Issue #14277 has been updated by duerst (Martin Drst).


dsferreira (Daniel Ferreira) wrote:

> Can we discuss here what are the rules that would allow the transition path solution to be accepted?

Koichi has given a challenge, most probably because he thinks it's very difficult if not impossible. Koichi only wrong "we can consider again".

So there are no "rules" that symbols and strings will be collapsed when certain well-defined conditions are met. In the end, the only rule is that Matz will have to decide.

Anyway, to me this looks similar to somebody coming e.g. from JavaScript or JSON and asking when Integers and Floats will be merged. JavaScript and JSON don't distinguish Integers and Floats (although some JavaScript implementations try to make the distinction under the hood for efficiency). JavaScript and JSON also don't distinguish between Symbols and Strings.

Teaching programming, and looking back at my own experience, I know that many people have difficulties at first to distinguish Integers and Floats (or whatever that's called in a different language). However, it's not too difficult to get the distinction after a little bit of time. That's the same for Symbols and Strings.

However, Ruby distinguishes Integers and Floats, and it distinguishes Symbols and Strings. While the former distinction is more popular among programming languages, the later distinction is available in quite a few, too, and came from Lisp, on of the oldest high-level programming languages.

And just in case somebody cares, I have a library where the distinction between Symbol and String is crucial (and easy to understand). So I'm not supporting such a change, even if the general transition issues could be handled.

----------------------------------------
Feature #14277: Improve strings vs symbols ambiguity
https://bugs.ruby-lang.org/issues/14277#change-69144

* Author: dsferreira (Daniel Ferreira)
* Status: Open
* Priority: Normal
* Assignee: 
* Target version: 
----------------------------------------
This is the ambiguity:

```ruby
alias_method :foo, :bar
alias_method "foo", "bar"
```

Ruby developers are using strings and symbols interchangeably as if they were the same thing.
This is happening in ruby core, in ruby gems and in ruby applications.

---

This discussion as started 5 years ago in two separate feature requests (both rejected): 
* [5964](https://bugs.ruby-lang.org/issues/5964)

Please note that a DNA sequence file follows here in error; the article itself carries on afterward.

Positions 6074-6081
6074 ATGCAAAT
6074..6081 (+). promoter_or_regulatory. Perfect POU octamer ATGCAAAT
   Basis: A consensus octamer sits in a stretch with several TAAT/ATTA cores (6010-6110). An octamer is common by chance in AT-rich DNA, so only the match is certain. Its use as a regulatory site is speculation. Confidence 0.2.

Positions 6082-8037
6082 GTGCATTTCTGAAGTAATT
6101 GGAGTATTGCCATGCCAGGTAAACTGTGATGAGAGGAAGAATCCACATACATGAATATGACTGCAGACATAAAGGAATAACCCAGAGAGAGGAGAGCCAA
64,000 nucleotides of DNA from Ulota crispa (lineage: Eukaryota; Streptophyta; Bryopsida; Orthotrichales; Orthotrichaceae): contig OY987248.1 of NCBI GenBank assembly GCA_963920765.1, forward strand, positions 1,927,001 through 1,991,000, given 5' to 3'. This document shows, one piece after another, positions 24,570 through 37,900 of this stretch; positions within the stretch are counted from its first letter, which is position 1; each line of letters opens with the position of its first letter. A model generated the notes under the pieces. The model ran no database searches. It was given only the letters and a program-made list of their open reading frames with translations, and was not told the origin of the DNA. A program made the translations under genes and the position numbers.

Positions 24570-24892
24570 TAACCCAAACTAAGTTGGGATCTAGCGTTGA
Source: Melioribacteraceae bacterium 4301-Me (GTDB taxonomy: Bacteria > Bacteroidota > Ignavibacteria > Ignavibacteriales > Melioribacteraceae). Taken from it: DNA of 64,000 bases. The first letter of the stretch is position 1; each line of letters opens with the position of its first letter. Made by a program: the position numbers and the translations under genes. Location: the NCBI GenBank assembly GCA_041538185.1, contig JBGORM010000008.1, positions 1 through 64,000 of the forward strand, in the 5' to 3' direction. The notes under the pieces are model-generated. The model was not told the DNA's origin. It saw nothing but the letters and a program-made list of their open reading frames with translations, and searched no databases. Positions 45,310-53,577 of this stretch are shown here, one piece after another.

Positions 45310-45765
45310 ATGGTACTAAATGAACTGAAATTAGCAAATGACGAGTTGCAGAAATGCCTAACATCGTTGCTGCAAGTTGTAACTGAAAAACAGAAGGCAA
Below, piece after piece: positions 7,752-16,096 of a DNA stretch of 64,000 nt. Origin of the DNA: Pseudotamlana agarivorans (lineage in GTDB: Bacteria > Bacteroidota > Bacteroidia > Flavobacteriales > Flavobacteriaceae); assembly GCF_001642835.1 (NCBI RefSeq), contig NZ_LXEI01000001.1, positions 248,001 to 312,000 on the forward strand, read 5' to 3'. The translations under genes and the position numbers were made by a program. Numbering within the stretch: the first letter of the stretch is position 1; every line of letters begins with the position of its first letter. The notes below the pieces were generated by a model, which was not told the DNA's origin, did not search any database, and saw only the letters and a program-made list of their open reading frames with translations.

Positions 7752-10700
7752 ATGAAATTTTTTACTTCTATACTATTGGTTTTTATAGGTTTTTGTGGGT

* [7792](https://bugs.ruby-lang.org/issues/7792)

I believe ruby will be much better once the ambiguity between strings and symbols is resolved for good
and ruby 3.0 is a very good opportunity to do so.

From further discussions I got a light of hope that a solution may be accepted if certain conditions are met.
Specifically, a clear transition path that could lead the community towards the break of backwards compatibility.

In the issue [Make symbols and strings the same thing](https://bugs.ruby-lang.org/issues/7792)

ko1 (Koichi Sasada) wrote:

> Please consider transition path for users who are using symbol and string difference like:
> 
> key = ...
> ...
> when key
> case String
> ...
> case Symbol
> ...
> end
> How to find out such programs?
> 

he also wrote:

> If you (or someone) find out any good transition path, we think we can consider again.

Can we discuss here what are the rules that would allow the transition path solution to be accepted?

Also what solutions for the problem are we envisioning?

1. Use current symbols syntax as yet another strings syntax and stop using Symbols?
2. Use current symbols syntax as yet another strings syntax and start use Symbols with a new syntax?
3. Use current symbols syntax as yet another strings syntax and use Symbols purely as a class?

From the challenge presented by Koichi I understand that the transition path to be accepted must allow the current code to raise a warning for the situation where the Symbol is not anymore a Symbol but a String.

Is this assumption correct?

If this is the case then all we need is to make `String::===(foo)` and `Symbol::===(foo)` to raise warnings every time `foo` is a string and it was created using former symbol syntax.

This means the `foo` object needs to contain encapsulated the information of the syntax used to define it.

Any drawbacks?

NOTE: (I'm only considering solutions 2. and 3. for the purpose of this analysis. Meaning Symbol class will still exist.)



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